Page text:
perspective

Months have passed but not a day, not an hour goes by without thinking about Bubba. There’s always something that reminds me of him, like seeing another dog that looks like him, or passing by a favorite place of his. The other day I needed some gloves that had been in my closet since last winter, and found the pair that he’d chewed one of the fingers off of (must have tasted like treats). Even without any physical reminders, he is still very much at the forefront of my thoughts all the time. I think about him especially at night before I fall asleep, and early mornings when I feel his absence and miss our daily routine the most.

Because there was so much pain and stress wrapped up in the end of his life, it’s very hard to feel anything else when I think about him. In a way, that sadness has robbed me of the happy memories of good times we had. I can smile thinking about his goofiness and sweet moments with him, but those feelings almost immediately turn to hurt and regret for all we went through. I don’t regret our decisions to adopt Bubba or ultimately to put him down. I still believe it was the right thing to do, and over time I feel more sure of that, but nothing makes it easier.

Recently I’ve been spending time with some other dogs of different breeds, sizes and temperments. For a while I was caring for some friends’ older, nervous dalmation mix at their house. For the first few days, every time I came into the house she would tremble and growl at me. She spent many years in a shelter before being adopted, and has had some tough run-ins with other dogs in her lifetime, so I knew to be prepared for some difficult behavior from her. She is a tremendous sweetheart though, and even running into other dogs on walks was managable without much trouble. By the end of my time with her she was greeting me with a wagging tail. I think that probably had a lot to do with the peanuts I was feeding her but I’ll take it.

Rosarita, waiting for her family to come home

We also spent a long weekend in a cabin full of friends and two of their dogs. These are “sister” dogs who live together. One has a hard time with other dogs and the two of them still sometimes get into a scrap. We’ve talked about the challenges they’re having trying to peacefully introduce a new puppy into their apartment building (different household but shared yard and common spaces). For the weekend we were away, both dogs behaved incredibly well and I was impressed by how calm they were, and how quickly they adjusted to the new space and to having different people coming and going. They could do things like nap in the car while we went out to dinner! One may have needed a little more guidance and attention than the other but they were both able to relax in the house and have some off-leash time outside too. I enjoyed watching the relationships between the dogs and their respective owners, nothing really like it.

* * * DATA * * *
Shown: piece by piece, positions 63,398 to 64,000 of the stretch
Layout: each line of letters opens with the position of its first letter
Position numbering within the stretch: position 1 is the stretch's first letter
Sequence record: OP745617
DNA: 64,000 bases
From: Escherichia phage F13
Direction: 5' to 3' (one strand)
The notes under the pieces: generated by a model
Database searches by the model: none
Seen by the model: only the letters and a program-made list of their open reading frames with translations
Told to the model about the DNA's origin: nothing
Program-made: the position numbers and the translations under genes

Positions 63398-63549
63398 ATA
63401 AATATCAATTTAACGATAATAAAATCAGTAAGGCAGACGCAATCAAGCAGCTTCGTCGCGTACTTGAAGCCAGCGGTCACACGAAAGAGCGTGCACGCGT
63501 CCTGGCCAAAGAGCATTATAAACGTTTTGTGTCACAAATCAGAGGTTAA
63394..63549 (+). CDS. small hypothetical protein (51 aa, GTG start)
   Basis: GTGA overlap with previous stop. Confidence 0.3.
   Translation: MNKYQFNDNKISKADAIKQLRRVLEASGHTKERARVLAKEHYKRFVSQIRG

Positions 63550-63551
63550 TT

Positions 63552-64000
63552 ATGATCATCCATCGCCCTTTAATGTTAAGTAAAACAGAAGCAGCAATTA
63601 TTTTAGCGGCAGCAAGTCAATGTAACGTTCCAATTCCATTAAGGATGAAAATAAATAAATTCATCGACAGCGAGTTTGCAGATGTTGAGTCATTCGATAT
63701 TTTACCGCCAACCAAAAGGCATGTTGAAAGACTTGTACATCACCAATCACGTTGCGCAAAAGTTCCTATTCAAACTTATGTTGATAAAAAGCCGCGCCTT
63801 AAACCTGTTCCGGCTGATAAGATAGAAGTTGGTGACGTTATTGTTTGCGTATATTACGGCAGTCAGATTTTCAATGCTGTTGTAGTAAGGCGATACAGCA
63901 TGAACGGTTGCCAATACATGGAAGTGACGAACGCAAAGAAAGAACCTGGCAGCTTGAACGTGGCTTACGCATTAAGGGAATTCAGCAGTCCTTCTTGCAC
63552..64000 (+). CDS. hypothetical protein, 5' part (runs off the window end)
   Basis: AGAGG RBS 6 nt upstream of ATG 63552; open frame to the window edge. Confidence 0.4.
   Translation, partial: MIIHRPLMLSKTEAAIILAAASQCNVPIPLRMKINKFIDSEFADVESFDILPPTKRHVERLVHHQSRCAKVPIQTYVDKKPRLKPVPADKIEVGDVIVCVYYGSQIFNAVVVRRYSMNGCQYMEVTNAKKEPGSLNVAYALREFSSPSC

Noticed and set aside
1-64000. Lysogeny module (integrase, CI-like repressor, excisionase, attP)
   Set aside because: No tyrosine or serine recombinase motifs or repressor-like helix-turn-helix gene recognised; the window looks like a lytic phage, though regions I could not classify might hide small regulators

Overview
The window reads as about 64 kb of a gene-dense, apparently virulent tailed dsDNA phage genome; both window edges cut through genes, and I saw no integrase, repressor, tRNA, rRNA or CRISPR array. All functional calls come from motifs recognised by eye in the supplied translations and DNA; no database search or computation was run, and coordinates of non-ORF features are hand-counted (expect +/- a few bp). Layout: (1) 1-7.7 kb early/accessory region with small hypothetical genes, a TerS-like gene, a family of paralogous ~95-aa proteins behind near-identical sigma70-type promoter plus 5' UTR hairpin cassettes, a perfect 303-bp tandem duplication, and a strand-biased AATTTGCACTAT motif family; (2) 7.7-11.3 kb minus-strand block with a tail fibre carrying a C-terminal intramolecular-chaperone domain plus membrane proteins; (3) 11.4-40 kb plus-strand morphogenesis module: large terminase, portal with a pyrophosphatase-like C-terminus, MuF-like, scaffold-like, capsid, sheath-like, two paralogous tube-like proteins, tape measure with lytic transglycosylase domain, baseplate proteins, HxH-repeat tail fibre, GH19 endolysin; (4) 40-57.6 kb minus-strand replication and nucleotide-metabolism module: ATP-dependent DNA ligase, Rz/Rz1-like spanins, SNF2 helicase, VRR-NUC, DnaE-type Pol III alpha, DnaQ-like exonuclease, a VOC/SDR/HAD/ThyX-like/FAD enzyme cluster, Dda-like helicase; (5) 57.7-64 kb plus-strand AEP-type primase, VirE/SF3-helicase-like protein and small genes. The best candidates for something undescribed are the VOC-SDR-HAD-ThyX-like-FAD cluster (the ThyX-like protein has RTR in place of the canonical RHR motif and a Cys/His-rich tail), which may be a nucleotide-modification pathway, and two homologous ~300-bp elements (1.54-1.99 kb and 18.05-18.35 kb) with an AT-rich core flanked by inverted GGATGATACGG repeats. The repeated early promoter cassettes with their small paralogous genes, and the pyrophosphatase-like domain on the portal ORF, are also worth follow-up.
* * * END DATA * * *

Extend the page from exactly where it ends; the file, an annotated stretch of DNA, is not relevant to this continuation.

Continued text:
I have a lot of good memories from times at that cabin with Bubba and Natasha. He loved swimming and hiking and chasing sticks and running up and down the stairs to his heart’s content. We spent some weekends with him and other friends there, too, and it always felt like a constant struggle to calm him down, wear him out, or keep him from running away. He couldn’t settle down if anyone in the house was moving/cooking/stocking the stove/speaking in a loud voice. More than once he reacted aggressively to our friends when he was stressed. It was all just too much for him to handle, as so many things in life were.

Yesterday was Thanksgiving and the day before that was my birthday. It’s a season for reflection, which is leaving me with a heavy heart this year. This has been a year of difficult growth and disappointment on a few fronts. There isn’t much good to say about what we went through with Bubba. We did what needed to be done, and there is no satisfaction or reward for that. I don’t know if time will ever heal that wound but it has given me some perspective about Bubba and his challenges, and about what kind of things are manageable and which aren’t when it comes to dogs in general. I have a much greater respect for all dogs and the people who care for them. I have a different understanding of myself, my ethics, and my capabilities. I am trying to foster a sense of peace to balance out the hurt and loss I still feel so strongly. I am thankful, I suppose, for the opportunity to grow through it all.

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